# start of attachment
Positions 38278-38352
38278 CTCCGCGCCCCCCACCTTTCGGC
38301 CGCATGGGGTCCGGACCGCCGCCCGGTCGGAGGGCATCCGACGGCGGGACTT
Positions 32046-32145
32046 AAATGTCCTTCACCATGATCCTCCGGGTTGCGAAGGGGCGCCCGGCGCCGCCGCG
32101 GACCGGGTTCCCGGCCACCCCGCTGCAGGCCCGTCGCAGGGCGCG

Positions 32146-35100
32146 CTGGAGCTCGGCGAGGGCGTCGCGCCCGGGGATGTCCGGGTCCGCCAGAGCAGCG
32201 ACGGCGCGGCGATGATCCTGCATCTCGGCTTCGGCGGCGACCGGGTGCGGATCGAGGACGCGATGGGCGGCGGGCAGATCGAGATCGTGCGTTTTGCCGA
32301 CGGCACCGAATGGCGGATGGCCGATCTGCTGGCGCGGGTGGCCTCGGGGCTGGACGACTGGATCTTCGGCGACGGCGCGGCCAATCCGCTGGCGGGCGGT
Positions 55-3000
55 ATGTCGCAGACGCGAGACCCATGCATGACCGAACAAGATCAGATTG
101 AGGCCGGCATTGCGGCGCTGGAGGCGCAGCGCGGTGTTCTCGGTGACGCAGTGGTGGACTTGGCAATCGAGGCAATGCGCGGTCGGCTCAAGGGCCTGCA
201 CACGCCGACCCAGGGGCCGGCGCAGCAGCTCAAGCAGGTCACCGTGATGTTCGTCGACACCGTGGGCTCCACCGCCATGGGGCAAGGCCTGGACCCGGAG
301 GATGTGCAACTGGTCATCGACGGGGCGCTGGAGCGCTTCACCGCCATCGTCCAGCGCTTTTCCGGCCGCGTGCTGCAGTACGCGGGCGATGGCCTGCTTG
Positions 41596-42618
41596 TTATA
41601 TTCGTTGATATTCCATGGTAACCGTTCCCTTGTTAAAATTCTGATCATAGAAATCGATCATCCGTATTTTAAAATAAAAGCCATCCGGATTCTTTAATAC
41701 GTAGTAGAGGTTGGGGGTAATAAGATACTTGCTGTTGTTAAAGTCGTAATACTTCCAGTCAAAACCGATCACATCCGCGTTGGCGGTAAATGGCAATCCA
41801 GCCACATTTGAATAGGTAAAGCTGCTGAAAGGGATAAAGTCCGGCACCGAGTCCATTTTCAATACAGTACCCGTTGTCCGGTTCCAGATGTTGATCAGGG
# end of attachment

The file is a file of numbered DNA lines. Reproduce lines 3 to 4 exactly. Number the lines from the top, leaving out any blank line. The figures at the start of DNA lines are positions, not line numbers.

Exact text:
38301 CGCATGGGGTCCGGACCGCCGCCCGGTCGGAGGGCATCCGACGGCGGGACTT
Positions 32046-32145